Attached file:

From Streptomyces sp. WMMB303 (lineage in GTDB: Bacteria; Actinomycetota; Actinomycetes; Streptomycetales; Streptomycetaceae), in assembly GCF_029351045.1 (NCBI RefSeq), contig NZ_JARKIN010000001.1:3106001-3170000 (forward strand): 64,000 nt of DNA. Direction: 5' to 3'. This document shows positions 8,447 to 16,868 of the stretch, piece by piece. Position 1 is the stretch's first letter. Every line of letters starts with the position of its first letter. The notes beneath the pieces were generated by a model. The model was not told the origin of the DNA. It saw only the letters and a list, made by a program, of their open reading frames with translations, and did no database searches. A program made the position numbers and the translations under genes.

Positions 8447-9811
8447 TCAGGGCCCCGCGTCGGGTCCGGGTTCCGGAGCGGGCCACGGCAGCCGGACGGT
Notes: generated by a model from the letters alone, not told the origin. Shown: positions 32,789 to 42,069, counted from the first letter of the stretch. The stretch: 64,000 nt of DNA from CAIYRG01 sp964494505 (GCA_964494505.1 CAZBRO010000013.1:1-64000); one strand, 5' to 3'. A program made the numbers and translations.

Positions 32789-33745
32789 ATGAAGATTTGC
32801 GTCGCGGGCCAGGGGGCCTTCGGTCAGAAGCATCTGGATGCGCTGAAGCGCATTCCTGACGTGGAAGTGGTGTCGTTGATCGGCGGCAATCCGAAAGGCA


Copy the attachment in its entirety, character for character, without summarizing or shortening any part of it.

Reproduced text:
From Streptomyces sp. WMMB303 (lineage in GTDB: Bacteria; Actinomycetota; Actinomycetes; Streptomycetales; Streptomycetaceae), in assembly GCF_029351045.1 (NCBI RefSeq), contig NZ_JARKIN010000001.1:3106001-3170000 (forward strand): 64,000 nt of DNA. Direction: 5' to 3'. This document shows positions 8,447 to 16,868 of the stretch, piece by piece. Position 1 is the stretch's first letter. Every line of letters starts with the position of its first letter. The notes beneath the pieces were generated by a model. The model was not told the origin of the DNA. It saw only the letters and a list, made by a program, of their open reading frames with translations, and did no database searches. A program made the position numbers and the translations under genes.

Positions 8447-9811
8447 TCAGGGCCCCGCGTCGGGTCCGGGTTCCGGAGCGGGCCACGGCAGCCGGACGGT
Notes: generated by a model from the letters alone, not told the origin. Shown: positions 32,789 to 42,069, counted from the first letter of the stretch. The stretch: 64,000 nt of DNA from CAIYRG01 sp964494505 (GCA_964494505.1 CAZBRO010000013.1:1-64000); one strand, 5' to 3'. A program made the numbers and translations.

Positions 32789-33745
32789 ATGAAGATTTGC
32801 GTCGCGGGCCAGGGGGCCTTCGGTCAGAAGCATCTGGATGCGCTGAAGCGCATTCCTGACGTGGAAGTGGTGTCGTTGATCGGCGGCAATCCGAAAGGCA